In part 18 we looked at alternative concepts in technical analysis. In part 19 we turn our attention to the world of Japanese charting. In fact, this and the next three parts (Renko, Kagi and Line Break) will all focus on the Eastern approach to technical analysis. We start with Heikin Ashi – an often forgotten and very effective way to use Japanese candlestick charts. Understanding this ancient method of candlestick charting can certainly reap dividends for your trading! [Read more…]
In Part 9, we dug into the world of price patterns. This week, in Part 10 of our blog series, we explore a common method used in the world of maths and finance to find trends in data; that of moving averages. The moving average is a highly effective, multi-purpose tool that can enhance your technical analytical abilities.
Last week in Part 6, we looked at Equivolume. This week, we look at one of the more established and quite straight forward technical analytical approaches to gauging the sentiment of any given stock market: Market Breadth.
What is market breadth?
Market breadth is all about upward, downward and sideways movement and range, principally applied to stocks and their stock markets, to gain an understanding of whether the overall market is bullish, bearish or flat. The concept of market breadth is used to measure the ‘health’ of any given stock market. [Read more…]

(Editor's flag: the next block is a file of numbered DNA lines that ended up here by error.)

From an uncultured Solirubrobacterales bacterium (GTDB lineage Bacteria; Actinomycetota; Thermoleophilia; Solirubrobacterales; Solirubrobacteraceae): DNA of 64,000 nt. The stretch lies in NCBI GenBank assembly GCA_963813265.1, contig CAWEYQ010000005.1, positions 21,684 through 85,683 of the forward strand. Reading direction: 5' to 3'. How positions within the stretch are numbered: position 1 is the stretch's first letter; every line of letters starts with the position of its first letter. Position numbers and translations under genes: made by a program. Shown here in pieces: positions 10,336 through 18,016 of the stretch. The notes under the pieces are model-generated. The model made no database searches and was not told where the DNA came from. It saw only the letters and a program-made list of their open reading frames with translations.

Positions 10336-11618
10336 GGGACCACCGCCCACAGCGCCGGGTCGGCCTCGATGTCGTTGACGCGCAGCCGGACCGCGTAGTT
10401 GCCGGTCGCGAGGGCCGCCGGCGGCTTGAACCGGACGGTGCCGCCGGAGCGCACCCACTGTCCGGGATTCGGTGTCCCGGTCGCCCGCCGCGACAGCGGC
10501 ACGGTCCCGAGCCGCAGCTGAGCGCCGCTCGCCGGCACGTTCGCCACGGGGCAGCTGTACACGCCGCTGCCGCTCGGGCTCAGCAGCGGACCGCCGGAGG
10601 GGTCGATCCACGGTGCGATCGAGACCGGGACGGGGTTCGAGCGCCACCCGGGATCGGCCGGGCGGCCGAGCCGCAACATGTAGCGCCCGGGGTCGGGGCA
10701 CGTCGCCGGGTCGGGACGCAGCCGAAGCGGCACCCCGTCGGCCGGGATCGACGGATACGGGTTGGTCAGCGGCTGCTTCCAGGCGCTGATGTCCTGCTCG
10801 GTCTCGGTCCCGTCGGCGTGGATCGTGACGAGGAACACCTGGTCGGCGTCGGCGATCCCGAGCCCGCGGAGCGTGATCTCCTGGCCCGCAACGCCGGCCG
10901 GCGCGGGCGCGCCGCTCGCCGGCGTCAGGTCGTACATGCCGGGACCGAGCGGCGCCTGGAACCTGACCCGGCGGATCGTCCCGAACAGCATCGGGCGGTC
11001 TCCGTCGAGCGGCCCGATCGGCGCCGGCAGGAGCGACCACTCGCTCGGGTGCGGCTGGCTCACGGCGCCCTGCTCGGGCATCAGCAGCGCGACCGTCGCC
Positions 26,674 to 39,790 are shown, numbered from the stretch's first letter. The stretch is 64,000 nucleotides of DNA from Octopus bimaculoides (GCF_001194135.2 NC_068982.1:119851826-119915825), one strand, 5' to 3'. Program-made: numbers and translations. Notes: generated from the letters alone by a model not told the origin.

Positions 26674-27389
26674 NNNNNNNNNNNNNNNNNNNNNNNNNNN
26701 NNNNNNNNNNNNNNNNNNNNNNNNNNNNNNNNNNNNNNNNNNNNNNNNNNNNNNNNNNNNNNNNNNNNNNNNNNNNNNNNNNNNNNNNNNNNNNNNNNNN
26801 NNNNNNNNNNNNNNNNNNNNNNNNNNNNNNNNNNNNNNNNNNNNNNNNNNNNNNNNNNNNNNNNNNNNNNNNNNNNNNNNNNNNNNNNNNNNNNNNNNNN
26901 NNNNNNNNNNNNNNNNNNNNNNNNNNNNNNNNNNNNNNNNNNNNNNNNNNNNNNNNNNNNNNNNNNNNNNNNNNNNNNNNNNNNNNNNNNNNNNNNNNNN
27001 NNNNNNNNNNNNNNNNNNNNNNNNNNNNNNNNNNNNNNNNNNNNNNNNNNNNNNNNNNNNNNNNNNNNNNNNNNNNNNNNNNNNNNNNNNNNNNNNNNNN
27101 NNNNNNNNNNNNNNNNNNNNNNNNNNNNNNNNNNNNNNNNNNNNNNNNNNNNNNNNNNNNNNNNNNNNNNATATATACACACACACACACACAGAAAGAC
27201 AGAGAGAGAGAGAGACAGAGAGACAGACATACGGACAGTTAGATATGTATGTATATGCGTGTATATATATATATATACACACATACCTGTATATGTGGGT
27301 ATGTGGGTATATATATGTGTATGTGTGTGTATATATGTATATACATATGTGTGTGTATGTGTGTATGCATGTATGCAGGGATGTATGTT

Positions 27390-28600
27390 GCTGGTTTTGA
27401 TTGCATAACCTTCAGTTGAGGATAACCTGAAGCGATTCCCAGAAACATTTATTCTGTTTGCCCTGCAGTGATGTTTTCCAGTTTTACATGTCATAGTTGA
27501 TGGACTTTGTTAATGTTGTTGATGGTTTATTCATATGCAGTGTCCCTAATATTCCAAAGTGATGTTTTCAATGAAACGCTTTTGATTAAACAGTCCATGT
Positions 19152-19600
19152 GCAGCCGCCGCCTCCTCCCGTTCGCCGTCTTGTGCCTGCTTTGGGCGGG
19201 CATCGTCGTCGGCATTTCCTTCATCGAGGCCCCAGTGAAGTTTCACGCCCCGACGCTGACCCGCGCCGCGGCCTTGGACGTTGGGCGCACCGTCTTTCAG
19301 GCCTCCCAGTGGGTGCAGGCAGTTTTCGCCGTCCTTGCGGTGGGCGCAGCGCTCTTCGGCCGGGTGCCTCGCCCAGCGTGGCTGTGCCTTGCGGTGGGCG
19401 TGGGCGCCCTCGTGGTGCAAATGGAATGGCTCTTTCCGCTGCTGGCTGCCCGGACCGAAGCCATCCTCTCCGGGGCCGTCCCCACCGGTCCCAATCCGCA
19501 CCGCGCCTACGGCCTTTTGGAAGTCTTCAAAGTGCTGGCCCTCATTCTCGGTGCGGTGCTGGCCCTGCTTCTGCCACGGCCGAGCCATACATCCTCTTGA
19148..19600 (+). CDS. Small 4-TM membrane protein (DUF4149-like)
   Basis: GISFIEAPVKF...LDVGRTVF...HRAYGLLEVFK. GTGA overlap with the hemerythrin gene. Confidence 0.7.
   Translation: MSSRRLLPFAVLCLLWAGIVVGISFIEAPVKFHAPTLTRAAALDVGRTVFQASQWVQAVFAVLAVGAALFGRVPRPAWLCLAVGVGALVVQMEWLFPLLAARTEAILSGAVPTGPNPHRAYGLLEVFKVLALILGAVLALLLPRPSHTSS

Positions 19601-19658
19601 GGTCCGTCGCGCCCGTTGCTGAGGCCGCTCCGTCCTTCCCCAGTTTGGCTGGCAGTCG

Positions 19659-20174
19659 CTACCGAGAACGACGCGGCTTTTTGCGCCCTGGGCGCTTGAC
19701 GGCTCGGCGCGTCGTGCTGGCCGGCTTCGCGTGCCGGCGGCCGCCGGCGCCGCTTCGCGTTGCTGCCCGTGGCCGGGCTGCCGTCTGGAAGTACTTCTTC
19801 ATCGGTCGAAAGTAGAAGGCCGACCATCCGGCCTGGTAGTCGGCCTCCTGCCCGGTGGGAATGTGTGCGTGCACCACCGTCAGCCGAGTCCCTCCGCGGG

It’s hard to find anything to get excited about at the moment, that’s not based around the same old stories: US elections, Brexit & China.
One of the more interesting stories that may influence the UK financial sector stocks over the next few weeks, is the British Banker’s Association warning that banks may relocate outside of the UK. It’s possibly just more scare mongering – we’ll see! [Read more…]
In terms of Technical Analysis applications, Renko Charts at first glance could appear to be as ‘way out’ as it gets – the work of some Technical Analysis boffin with too much time on their hands! In fact, Renko charts aren’t some new tool created by the technological revolution, but have their roots firmly embedded in eighteenth century Japan. They were originally applied to trade Rice and formed the building blocks for a robust trading strategy.
What are Renko charts?
These charts were named from the Japanese word for bricks, “Renga”. This type of chart completely ignores time and focuses solely on price changes that meet a minimum requirement. Renko charts use price “bricks” that represent a fixed price move. They move up or down in 45 degree lines with one brick per vertical column. Because of this unique approach to charting, it creates some great analytical applications for trading.